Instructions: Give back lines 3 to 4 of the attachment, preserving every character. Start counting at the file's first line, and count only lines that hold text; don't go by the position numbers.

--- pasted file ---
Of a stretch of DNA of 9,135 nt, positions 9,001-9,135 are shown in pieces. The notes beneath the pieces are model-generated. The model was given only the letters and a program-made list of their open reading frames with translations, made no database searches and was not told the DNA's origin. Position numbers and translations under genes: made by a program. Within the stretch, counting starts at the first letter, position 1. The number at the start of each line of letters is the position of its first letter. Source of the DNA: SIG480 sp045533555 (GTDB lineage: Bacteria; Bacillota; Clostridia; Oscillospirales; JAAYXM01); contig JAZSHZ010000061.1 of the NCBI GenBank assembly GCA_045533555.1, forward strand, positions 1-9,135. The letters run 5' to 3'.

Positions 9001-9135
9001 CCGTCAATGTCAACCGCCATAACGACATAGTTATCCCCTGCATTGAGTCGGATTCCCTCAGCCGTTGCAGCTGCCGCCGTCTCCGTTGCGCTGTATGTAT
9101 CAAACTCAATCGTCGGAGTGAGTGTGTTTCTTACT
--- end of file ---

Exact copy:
9001 CCGTCAATGTCAACCGCCATAACGACATAGTTATCCCCTGCATTGAGTCGGATTCCCTCAGCCGTTGCAGCTGCCGCCGTCTCCGTTGCGCTGTATGTAT
9101 CAAACTCAATCGTCGGAGTGAGTGTGTTTCTTACT